Friday 28 March 2014 11.56am
I don't understand why, when debating gambling, the lottery seems to get off scot free.

This form of gambling is not only state sponsored but open to 16 year olds and has outlets everywhere.
There are many people that do the birthday numbers ,thing and that's them forever lottery players no matter how skint they may be.

You want to talk about the promise of riches in a game that is designed for you to lose?

But the problem here seems to be the type of (perceived) people a bookmakers might attract, not the ills of gambling.

I really really would love to be wrong.
Friday 28 March 2014 12.05pm
boroughonian wrote:
I don't understand why, when debating gambling, the lottery seems to get off scot free.

Personally I don't play the lottery, it's not as much fun as betting on horses or the footy but I agree with the general opinion that it's basically like a tax on the poor.
Friday 28 March 2014 12.31pm
eDWaRD WooDWaRD wrote:
boroughonian wrote:
I don't understand why, when debating gambling, the lottery seems to get off scot free.

Personally I don't play the lottery, it's not as much fun as betting on horses or the footy but I agree with the general opinion that it's basically like a tax on the poor.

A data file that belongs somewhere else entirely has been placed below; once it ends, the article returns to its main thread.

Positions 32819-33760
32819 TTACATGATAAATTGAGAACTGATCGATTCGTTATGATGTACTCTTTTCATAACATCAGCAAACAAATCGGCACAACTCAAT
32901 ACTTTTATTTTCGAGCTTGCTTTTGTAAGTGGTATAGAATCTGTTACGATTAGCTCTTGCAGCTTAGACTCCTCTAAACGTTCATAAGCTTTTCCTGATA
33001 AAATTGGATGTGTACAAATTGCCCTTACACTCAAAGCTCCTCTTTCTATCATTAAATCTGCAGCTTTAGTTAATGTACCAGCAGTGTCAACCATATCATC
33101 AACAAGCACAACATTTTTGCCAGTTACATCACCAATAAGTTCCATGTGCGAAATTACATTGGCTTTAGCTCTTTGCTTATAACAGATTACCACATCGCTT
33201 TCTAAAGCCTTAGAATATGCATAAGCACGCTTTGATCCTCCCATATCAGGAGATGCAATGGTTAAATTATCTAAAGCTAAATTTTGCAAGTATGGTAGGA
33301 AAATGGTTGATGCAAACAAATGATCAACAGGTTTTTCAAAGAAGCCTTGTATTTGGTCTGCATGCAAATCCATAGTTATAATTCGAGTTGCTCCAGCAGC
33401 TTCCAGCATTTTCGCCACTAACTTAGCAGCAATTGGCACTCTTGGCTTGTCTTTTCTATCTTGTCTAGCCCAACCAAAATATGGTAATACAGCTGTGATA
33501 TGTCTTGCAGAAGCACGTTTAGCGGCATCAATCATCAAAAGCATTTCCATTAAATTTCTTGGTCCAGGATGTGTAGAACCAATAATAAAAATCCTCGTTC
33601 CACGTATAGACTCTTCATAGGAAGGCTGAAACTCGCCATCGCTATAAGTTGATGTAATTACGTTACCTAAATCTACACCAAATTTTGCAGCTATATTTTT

Think you've hit the nail on the head there, there's little enjoyment in playing the lottery (especially the euro thing),in fact of all the forms of gambling I can think of it has to be the least entertaining and therefore is,to my mind, the purest form of.
Friday 28 March 2014 12.46pm
Another big difference between the lottery outlets and betting shops, is that children are not in the queue behind me when I'm putting my bet on in the betting shop,whereas they are in the newsagents and so the playing of the lottery is normal everyday life.
Friday 28 March 2014 1.05pm
boroughonian wrote:
Think you've hit the nail on the head there, there's little enjoyment in playing the lottery (especially the euro thing),in fact of all the forms of gambling I can think of it has to be the least entertaining and therefore is,to my mind, the purest form of.

Ooh, I've got to disagree with you there. Personally, I can't see the point of the lottery at all. However, I know lots of people who spend 1 a week knowing full well that the odds of a big win are millions to one, but they consider that they get 1's worth of enjoyment from it.

On the "purest form of gambling" idea, I'd also disagree, but I suspect that's down to us having different definitions of what gambling is. To me, it involves some sort of skill element, whereas I suspect that to you it involves chancing money, regardless of skill. On reflection, if we call something like roulette "gambling", then you're right and I'm wrong.

...if you press it, they will come.
Friday 28 March 2014 1.20pm
LOL Chancing money regardless of skill? I spend hours studying form, part of the enjoyment, and I consider the bookmaker as my sworn enemy, I want to beat him and if I have a 3 bet and walk away with 4 I have, for that day at least.

I do agree though I suppose, it's good to have a dream even if it can never be realised.

I referred to the "purest form of gambling" for exactly that reason, no skill involved but I take your point about roulette being of that form, at least your on a night out though.

EDIT: I'm forgetting the machines in the bookies!